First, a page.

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Historian: Trump is a ‘national experiment in narcissistic disorder — will there be an intervention in time?’

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A historian tried to place President Donald Trump and his glaring neuroses into context, and he wondered when the unceasing drama would end.

Jon Meacham, a historian and executive editor of Random House, told MSNBC’s “Morning Joe” that Trump’s tweets Tuesday demonstrated “the limits of the reality TV presidency.”

“Don’t you remember all those JFK tweets from the missile crisis?” Meacham said. “‘My cigar is bigger than your cigar?’ No, but we’ve all made the point that it’s like Miranda in ‘The Tempest’: ‘It’s a brave new world that has such people in it.’ This is such a president in it.”

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Meacham said the presidency was hindered by Trump’s disinterest — or inability — to reach voters outside his insubstantial base.

“It seems to me we’ve almost without a doubt now, which is always a dangerous thing to say in human affairs, but pretty much without doubt, we are dealing with someone who is governing for his 30 percent to 38 percent of the public,” Meacham said. “He’s not interested in growing that number particularly, he’s not interested in what other world leaders actually think about him. What he’s interested in is what they say to him.”

The historian predicted later in Wednesday’s program that Americans would eventually get sick of seeing Trump’s name in every headline, but for now the media served a vehicle to stroke the president’s fragile ego.

“We’re living through a kind of national experiment in narcissistic disorder, and we have to figure out, you know, can there be an intervention in time or are we going to continue to have to watch this drama unfold?” Meacham said. “I fear it’s the latter.”

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Trump is enacting the presidency ‘George Wallace never had’: Conservative columnist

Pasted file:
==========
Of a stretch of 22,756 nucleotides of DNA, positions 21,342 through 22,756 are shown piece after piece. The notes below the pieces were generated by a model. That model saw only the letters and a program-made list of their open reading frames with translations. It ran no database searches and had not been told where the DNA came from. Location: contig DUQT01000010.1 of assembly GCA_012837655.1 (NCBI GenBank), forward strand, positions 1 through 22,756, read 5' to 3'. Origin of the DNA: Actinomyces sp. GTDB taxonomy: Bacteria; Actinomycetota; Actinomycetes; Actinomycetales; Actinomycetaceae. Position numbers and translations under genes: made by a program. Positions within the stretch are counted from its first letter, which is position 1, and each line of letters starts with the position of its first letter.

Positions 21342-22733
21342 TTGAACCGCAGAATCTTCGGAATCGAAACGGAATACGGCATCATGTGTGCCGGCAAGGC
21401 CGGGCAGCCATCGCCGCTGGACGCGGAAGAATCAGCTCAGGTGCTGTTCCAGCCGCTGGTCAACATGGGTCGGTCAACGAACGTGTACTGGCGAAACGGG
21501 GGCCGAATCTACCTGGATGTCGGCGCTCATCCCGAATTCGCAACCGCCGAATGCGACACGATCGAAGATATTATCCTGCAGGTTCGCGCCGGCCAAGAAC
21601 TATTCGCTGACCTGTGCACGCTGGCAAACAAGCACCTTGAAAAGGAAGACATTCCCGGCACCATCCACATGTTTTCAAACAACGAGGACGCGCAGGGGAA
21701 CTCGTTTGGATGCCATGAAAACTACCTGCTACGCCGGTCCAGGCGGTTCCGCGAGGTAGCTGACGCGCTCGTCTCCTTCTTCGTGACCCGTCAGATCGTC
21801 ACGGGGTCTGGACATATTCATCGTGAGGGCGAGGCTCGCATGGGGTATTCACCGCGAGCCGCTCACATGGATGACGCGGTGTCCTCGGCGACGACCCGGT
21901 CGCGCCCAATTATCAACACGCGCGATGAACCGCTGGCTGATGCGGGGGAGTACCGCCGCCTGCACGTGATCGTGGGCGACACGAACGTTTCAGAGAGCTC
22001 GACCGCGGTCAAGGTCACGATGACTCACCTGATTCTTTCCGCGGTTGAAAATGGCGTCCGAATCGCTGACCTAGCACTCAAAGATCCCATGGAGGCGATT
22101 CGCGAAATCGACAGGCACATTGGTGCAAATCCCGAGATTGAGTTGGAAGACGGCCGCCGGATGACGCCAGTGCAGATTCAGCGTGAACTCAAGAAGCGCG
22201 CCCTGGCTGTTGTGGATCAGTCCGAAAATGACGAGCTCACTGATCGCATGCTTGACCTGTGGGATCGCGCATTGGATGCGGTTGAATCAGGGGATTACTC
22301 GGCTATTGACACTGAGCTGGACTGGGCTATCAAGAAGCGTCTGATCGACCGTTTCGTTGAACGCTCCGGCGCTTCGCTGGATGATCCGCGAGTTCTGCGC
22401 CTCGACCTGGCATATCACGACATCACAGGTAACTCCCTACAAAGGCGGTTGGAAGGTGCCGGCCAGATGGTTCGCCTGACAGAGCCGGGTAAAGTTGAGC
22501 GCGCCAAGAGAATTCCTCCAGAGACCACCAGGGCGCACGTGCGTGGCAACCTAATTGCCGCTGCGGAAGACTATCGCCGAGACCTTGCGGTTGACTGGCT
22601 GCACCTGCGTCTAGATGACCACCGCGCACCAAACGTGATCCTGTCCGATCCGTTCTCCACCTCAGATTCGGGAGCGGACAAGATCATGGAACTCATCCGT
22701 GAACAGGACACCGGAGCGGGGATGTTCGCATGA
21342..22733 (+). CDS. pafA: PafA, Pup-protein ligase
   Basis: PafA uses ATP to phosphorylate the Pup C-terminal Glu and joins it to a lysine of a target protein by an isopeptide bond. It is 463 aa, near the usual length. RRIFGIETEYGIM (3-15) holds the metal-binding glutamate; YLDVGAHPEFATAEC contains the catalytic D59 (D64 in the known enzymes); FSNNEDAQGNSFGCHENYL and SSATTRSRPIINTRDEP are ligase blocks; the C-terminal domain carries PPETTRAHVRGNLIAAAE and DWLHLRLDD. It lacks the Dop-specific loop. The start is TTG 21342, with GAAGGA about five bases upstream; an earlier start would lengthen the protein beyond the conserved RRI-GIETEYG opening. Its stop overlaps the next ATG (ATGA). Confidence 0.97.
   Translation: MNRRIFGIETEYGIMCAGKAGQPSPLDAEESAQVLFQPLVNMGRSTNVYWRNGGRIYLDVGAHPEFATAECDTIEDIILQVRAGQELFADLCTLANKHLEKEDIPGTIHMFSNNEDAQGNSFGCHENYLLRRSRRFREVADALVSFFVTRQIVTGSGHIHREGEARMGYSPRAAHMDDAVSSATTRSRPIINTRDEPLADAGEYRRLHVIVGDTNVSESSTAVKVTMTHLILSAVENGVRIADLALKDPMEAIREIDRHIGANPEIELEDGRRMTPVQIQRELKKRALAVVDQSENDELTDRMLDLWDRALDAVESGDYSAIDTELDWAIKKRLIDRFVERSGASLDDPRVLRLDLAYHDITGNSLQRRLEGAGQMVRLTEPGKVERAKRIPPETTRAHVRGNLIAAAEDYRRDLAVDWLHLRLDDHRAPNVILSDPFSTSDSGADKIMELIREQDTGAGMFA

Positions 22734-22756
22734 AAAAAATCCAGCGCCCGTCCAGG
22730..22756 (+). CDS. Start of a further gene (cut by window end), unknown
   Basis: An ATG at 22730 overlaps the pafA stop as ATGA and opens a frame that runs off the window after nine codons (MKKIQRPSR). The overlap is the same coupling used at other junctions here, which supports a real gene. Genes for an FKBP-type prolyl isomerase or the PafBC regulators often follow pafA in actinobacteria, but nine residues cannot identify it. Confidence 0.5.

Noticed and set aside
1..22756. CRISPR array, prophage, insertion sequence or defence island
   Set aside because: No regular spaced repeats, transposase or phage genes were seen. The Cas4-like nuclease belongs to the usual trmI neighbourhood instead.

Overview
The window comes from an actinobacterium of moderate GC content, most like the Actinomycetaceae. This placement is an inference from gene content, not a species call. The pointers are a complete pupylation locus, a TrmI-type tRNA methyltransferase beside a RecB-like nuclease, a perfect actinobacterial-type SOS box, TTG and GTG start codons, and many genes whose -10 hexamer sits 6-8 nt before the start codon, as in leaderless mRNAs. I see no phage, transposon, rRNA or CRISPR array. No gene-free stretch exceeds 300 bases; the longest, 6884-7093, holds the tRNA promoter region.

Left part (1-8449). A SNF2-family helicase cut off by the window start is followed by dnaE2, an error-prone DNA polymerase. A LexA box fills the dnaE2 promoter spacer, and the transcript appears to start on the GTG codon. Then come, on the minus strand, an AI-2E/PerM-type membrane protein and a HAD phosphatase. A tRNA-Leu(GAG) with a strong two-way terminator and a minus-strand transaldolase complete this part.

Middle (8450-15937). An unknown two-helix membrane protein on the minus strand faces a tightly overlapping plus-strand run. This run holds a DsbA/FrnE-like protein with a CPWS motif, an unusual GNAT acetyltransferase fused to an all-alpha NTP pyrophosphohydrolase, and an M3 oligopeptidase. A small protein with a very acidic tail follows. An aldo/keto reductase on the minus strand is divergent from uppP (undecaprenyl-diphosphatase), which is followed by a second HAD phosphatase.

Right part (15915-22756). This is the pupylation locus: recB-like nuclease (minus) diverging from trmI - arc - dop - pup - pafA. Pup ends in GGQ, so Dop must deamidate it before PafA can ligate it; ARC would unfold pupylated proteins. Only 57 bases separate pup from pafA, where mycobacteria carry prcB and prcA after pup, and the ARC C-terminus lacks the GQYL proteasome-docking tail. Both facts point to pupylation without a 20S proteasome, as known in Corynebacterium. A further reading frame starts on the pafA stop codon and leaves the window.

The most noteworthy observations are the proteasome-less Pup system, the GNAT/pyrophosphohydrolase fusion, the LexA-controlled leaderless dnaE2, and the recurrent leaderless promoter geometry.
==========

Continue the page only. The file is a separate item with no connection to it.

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On Friday, writing for The Washington Post, conservative columnist Max Boot tore into President Donald Trump's legacy on race.

"We know how a normal president responds when a white police officer ignites furious protests by killing a black man. It is the way President Barack Obama responded in 2014 after a grand jury refused to indict a white police officer who had fatally shot Michael Brown in Ferguson, Mo., and the National Guard had to be called in to deal with looting and fires," wrote Boot. "Obama expressed sympathy for the protesters — their anger, he noted, was 'rooted in realities that have existed in this country for a long time' — while making clear that he had no sympathy with violence: 'Burning buildings, torching cars, destroying property, putting people at risk — that’s destructive and there’s no excuse for it. Those are criminal acts. And people should be prosecuted if they engage in criminal acts.'"

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White House goes into lockdown as George Floyd protests in DC rage hotter

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On Friday, CBS News reporter Weijia Jiang reported that the White House has now issued lockdown orders.

The development comes as protests against the police killing of George Floyd in Minneapolis, Minnesota have spread to Washington, D.C. and crowds are growing angrier. Earlier in the evening, a protester scaled the wall of a federal building and spray-painted an obscene anti-Trump message above a window.

The White House is currently under lockdown orders. https://t.co/LasnCIjkum

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‘Virtual terrorism’: Far-right trolls are targeting marginalized groups on Zoom calls

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On May 14, thirty-one residents of an East Oakland neighborhood joined a videoconference call to meet with their neighborhood services coordinator to hear updates about upcoming community events and resources available to residents; the meetings, which took place regularly in person prior to the pandemic, recently transitioned to virtual videoconferencing app Zoom. Then, five minutes into the call, the number of attendees jumped up to 72.
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